2016 Achievement in Inflammatory Bowel Disease (IBD) Clinical Science award from the Crohn’s and Colitis Foundation of America (CCFA).
Lewis was nominated by the medical and research community for his exceptional dedication to the field of IBD. Lewis, who is also a senior scholar in the Center for Clinical Epidemiology and Biostatistics, is among few researchers leading NIH-funded clinical trials for novel therapeutic strategies for IBD. Lewis is also the lead scientist behind CCFA’s IBD Plexus, which aims to be the largest IBD research and information exchange platform ever developed.
Yvonne J. Paterson, PhD
Professor, Microbiology, Perelman School of Medicine
Fellow, National Academy of Inventors
Election to fellow status recognizes academic inventors named on U.S. patents who have “demonstrated a prolific spirit of innovation in creating or facilitating outstanding inventions that have made a tangible impact on quality of life, economic development, and the welfare of society.” Paterson works to harness the body’s immune system to provide protection against, and find cures for, cancer. She has been issued 32 U.S. patents and numerous foreign patents, with 12 more under review. Read more about Paterson in the Fall 2016 issue of Penn Medicine (“A Citizen of the University”).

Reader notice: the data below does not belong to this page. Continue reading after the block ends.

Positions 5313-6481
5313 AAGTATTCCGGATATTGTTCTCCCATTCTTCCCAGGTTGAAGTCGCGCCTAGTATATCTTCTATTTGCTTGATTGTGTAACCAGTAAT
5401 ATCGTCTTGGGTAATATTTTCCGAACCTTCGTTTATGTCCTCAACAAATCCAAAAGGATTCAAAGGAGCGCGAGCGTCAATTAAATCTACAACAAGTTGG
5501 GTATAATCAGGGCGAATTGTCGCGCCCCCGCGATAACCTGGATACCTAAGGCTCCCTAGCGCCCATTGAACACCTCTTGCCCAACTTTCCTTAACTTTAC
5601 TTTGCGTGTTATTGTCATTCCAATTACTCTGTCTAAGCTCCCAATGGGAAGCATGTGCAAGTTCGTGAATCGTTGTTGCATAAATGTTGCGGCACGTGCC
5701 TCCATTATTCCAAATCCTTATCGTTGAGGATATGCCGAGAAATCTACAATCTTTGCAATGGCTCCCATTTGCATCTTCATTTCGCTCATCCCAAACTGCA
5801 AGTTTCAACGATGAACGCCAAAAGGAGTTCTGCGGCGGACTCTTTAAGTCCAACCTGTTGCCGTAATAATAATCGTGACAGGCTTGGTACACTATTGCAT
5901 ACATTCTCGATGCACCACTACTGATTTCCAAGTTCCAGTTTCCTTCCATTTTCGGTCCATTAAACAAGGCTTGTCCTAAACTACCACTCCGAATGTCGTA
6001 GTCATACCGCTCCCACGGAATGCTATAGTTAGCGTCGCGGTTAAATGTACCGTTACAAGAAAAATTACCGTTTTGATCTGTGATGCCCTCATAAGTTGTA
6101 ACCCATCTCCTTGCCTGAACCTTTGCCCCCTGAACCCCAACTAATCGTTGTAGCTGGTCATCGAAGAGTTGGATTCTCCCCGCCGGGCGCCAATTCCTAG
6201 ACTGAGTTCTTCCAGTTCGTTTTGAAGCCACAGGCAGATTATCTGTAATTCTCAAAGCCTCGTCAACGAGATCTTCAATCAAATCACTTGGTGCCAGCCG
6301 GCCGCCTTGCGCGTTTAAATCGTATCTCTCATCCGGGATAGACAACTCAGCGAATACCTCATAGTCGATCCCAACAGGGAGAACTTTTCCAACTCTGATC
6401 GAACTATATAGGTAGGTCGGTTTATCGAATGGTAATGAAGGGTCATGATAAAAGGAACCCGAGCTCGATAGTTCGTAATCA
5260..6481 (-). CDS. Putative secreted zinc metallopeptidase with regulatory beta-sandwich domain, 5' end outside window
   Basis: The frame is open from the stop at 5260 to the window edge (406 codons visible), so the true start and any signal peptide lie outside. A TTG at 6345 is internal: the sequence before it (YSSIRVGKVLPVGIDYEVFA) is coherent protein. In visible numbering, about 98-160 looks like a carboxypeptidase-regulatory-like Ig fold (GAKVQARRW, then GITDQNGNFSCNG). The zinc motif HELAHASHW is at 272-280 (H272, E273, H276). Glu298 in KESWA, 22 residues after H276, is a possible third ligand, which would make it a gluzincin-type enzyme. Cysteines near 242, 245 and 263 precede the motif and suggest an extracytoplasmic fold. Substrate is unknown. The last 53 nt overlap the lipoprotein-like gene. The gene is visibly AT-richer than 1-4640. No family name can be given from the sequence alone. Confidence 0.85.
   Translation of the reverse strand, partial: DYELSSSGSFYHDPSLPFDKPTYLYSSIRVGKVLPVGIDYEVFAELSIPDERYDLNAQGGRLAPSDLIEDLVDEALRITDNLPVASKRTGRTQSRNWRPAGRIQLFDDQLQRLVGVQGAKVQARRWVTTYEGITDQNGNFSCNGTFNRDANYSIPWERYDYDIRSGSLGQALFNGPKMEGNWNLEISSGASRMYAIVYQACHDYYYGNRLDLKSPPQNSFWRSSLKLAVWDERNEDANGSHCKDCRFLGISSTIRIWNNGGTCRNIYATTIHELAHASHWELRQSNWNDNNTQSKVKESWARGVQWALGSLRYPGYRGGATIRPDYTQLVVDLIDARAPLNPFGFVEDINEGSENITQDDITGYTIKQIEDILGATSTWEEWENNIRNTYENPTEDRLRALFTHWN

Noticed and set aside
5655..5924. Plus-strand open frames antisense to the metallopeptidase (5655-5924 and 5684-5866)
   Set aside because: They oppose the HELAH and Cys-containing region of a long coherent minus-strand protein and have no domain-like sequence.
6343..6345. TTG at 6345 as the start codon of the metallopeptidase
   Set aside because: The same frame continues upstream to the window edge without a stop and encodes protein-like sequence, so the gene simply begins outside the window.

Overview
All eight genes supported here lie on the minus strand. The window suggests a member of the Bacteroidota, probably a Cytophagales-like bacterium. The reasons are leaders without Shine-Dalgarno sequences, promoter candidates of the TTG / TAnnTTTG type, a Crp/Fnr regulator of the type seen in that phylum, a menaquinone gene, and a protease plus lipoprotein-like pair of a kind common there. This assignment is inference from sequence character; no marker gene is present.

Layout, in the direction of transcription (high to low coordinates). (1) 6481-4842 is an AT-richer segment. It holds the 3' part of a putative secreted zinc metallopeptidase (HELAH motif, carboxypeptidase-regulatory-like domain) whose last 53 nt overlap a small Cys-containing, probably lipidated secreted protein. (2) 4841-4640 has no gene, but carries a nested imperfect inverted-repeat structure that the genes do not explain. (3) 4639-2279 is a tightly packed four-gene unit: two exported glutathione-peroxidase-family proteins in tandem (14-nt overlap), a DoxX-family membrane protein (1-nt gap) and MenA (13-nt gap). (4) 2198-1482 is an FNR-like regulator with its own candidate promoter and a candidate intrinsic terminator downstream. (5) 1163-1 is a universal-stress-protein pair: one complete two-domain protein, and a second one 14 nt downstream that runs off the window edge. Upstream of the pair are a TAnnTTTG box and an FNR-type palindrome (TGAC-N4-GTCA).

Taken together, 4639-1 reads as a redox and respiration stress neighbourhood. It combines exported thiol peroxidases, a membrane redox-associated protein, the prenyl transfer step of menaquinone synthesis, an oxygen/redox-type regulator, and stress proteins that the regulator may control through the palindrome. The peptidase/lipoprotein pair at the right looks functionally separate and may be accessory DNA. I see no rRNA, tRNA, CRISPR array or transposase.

Malek Kamoun, MD, PhD
Professor, Pathology and Laboratory Medicine, Hospital of the University of Pennsylvania; Director, Clinical Immunology and Histocompatibility Laboratory, Perelman School of Medicine
2016 American Society for Histocompatibility and Immunogenetics (ASHI) Distinguished Scientist Award
This award honors a scientist who has contributed significantly to the field of immunogenetics and/or transplant immunobiology and who is also an ASHI member. Kamoun is a past president of ASHI, an international society dedicated to the science, education, and application of immunogenetics and transplant immunology.
Susan J. Mandel, MD, MPH
Professor, Diabetes, Endocrinology and Metabolism, Perelman School of Medicine; Director, Clinical Endocrinology and Diabetes, University of Pennsylvania Health System
President-elect of the Endocrine Society
Mandel’s clinical and research interests include the use of sonography in the evaluation of patients with thyroid nodules, the novel introduction of I-123 imaging in differentiated thyroid cancer, and thyroid disease during pregnancy. Over the course of her nearly 30-year career, Mandel established the model for thyroid nodule evaluative services and she was one of the first endocrinologists to teach neck ultrasound to endocrine practitioners.
Lawrence N. Shulman, MD
Professor, Hematology-Oncology, Perelman School of Medicine; Deputy Director for Clinical Services, Abramson Cancer Center